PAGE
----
We’re finally drawing to the end of our busiest quiz season, when our team of quiz masters run quiz night after quiz night – themed quizzes, Christmas party quiz nights, wedding anniversary quizzes, intern quizzes, school quiz evenings – anything people ask for. What we haven’t done much of late is run straight up pub quizzes, and so I’m going to write a little bit about the difference between corporate quiz nights and pub quiz nights.
QuizQuizQuiz has, at different times, run regular quiz nights at five different pubs, most notably for several years at the Fox in Putney and the OSP in Fulham, then later the Normanby, also in Putney. Great fun, halcyon days – we tried to take the same perfectionist approach to our pub quizzes as we do to our company quiz nights, tried to make each one an “event”. Since I first encountered QuizQuizQuiz as a participant in the Fox quiz, I’m well qualified to comment on the excellence of the QQQ pub quiz experience!
But, of course, there are big differences between a pub quiz night and a corporate quiz night. I imagine, of those of you reading who have run or participated in quiz nights, the vast majority have been pub quizzes. So, it is worth going through the main differences between the two.
[There are some corporate quiz events which are absolutely nothing like your standard pub quiz – there’ll be keypads, or particular themed rounds, there’ll be fancy meals, mariarchi bands, huge screens, dressing up contests, there’ll be jellybeans, buzzers, flying monkeys, the lot … however, most of our quiz nights are very deliberately similar to a classic pub quiz – it’s those two I’ll compare, the “standard” pub quiz (no doubt quizmasters up and down the land bristle at their event being described as standard, and rightly so) and the “standard” corporate quiz].
1. Players are in teams, usually of between 4 and 8. Teams think of their own names – one of them is called Quiz Team Aguilera
2. Questions are in the sphere of general knowledge – entertainment, music, sport, general stuff
3. Paper and pens are used
4. Rounds are marked and there is a winning team which wins a prize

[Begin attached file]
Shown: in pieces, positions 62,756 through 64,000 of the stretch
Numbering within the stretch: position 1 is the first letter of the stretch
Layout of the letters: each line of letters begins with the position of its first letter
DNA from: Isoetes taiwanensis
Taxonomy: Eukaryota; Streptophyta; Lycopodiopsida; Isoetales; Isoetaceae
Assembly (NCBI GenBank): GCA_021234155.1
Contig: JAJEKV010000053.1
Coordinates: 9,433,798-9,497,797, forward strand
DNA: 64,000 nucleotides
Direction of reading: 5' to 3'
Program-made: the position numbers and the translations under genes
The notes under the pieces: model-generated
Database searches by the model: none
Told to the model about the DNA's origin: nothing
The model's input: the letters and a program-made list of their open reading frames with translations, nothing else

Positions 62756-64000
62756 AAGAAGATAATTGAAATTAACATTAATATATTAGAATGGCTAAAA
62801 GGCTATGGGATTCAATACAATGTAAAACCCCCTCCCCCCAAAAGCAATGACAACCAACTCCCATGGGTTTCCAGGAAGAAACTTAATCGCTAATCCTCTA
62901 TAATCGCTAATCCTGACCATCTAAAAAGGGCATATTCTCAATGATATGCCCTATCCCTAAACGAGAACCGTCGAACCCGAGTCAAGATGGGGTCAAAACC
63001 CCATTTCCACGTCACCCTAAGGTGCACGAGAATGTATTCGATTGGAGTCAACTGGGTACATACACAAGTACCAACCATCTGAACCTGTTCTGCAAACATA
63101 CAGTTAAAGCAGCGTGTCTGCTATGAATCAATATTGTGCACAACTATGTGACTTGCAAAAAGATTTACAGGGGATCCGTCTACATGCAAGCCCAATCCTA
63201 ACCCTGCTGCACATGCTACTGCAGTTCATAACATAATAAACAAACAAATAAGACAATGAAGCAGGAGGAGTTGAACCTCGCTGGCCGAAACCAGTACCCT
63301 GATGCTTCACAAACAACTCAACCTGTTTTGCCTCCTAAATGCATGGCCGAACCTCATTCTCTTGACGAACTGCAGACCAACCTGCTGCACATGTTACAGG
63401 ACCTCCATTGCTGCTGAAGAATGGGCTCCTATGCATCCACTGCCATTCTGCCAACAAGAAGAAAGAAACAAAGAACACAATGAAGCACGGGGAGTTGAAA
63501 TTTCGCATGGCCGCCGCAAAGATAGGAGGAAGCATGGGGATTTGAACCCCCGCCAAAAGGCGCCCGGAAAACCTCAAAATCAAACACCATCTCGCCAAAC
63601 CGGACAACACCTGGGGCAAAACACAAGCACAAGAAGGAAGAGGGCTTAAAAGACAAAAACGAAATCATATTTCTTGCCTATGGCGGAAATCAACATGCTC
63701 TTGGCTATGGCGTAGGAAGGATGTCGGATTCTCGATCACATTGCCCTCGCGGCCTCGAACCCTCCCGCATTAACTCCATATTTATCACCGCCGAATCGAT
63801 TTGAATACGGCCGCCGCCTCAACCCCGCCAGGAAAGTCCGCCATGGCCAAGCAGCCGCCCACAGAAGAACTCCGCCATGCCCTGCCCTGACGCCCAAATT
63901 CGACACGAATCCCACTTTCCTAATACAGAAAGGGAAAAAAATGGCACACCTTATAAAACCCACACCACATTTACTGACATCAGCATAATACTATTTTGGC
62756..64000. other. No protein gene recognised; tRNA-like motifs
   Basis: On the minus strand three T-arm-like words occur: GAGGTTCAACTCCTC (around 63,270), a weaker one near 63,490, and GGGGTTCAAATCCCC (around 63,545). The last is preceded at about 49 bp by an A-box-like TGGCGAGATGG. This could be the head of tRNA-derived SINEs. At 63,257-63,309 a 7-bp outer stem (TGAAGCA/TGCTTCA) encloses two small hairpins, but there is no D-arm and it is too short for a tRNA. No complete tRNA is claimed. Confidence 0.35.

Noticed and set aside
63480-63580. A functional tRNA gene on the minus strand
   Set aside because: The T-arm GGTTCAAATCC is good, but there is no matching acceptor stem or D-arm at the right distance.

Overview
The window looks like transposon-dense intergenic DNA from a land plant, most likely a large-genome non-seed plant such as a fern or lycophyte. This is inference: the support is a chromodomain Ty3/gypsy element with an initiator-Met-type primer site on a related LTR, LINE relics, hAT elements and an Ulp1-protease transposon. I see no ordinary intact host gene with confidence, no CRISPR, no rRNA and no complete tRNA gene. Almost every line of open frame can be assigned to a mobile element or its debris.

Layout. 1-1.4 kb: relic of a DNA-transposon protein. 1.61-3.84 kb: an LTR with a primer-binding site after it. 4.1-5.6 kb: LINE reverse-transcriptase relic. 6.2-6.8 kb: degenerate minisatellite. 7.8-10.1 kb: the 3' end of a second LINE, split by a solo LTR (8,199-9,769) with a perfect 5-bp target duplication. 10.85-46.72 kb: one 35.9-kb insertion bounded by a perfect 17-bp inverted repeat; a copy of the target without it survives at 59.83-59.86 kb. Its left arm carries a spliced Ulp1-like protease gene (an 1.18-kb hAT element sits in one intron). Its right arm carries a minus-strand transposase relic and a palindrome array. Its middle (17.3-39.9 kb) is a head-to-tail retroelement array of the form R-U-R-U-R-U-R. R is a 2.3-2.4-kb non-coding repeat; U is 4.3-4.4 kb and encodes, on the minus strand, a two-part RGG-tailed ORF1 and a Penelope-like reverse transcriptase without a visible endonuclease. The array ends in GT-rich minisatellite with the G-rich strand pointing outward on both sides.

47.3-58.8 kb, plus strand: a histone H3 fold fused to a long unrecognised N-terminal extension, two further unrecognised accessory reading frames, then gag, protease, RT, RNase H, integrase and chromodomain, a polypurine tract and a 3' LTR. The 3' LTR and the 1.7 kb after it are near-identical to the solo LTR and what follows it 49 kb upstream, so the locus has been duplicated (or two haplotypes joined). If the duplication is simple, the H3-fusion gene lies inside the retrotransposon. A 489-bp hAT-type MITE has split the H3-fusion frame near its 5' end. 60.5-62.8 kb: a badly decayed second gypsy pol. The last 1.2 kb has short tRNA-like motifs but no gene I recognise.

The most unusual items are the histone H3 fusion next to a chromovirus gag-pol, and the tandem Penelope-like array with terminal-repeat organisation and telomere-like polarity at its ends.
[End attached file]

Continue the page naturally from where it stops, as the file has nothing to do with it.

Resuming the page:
5. They often (though not always) take place in a pub
6. There is, usually, a demon team who everyone boos and are too good!
7. People eat, drink and have a good time
1. A corporate quiz is a one-off event, rather than part of a weekly/monthly series. Consequently, there doesn’t have to be the same rapid turnover of questions – a quiz master can select his/her questions carefully for the specific event.
2. Importantly (for QuizQuizQuiz at least), the above means that we can adapt the quiz as we go along, the questions are not set in stone in the way that they must inevitably be for a pub quiz. [A minor point developing from that is that there can be fewer current affairs questions at a corporate event]
3. Following on from that, at a corporate event, you usually know who is coming beforehand (in terms of numbers/demographic etc) and can prepare accordingly. This is kind of true for a pub quiz, but it is, of course, open to anyone.
4. People all work for the same company, or have some connection in those terms. Friendly rivalries can be developed and played upon.
5. [Perhaps the key difference] At a corporate quiz, not everyone is there of their own volition. Indeed, sometimes they don’t even know there is a quiz coming. They may hate quizzes and it may be a horrible surprise and they may only want to go home. You have to cater for that and give those people an enjoyable evening. Pub quizzes are for people who like quizzes, often people who are very good at quizzes. This is not so much the case at corporate events and you have to tailor the questions accordingly.
6. It is, however relaxed it may or may not be, still a work environment. There are positive and negatives to that.
7. Equally, at least, at a corporate event, there is no one there who is not there for the quiz, who is nattering away in the corner and entirely uninterested in what you’re saying.
8. Again, a very key point. At a corporate quiz night, the crowd could well be much more varied in terms of nationality, understanding of quizzes, range of knowledge. Having said that, in a different way, at certain events (and because everyone works for the same company) it might be much less varied. Basically, the key point here is that there will be more non-British people, and that has a big effect on the questions asked.
9. The drink is often free …
10. A corporate event has a higher all-round budget, so there’ll be more technology available. There is more of an onus, therefore, on professionalism and smoothness and on keeping people focused. Like it or not, it is a little more of a “show”.
11. The prize is usually not money, usually not a “stake” that people have put in [champagne and perhaps a trophy a standard example]. I don’t know exactly what, but I think that makes a bit of a difference to the fervour with which people compete to be the champions.
At different events, there are loads more differences, but what I’ve done is highlight the differences between a pub quiz and a corporate event which is most “similar” to a pub quiz. The main things, from a quiz master’s perspective, I’d say, are being able to select your questions carefully, having flexibility, and the fact that it is not an audience who necessarily enjoy quizzes.
Have any of you had experiences of both? Can a corporate quiz event capture the best qualities of a pub quiz?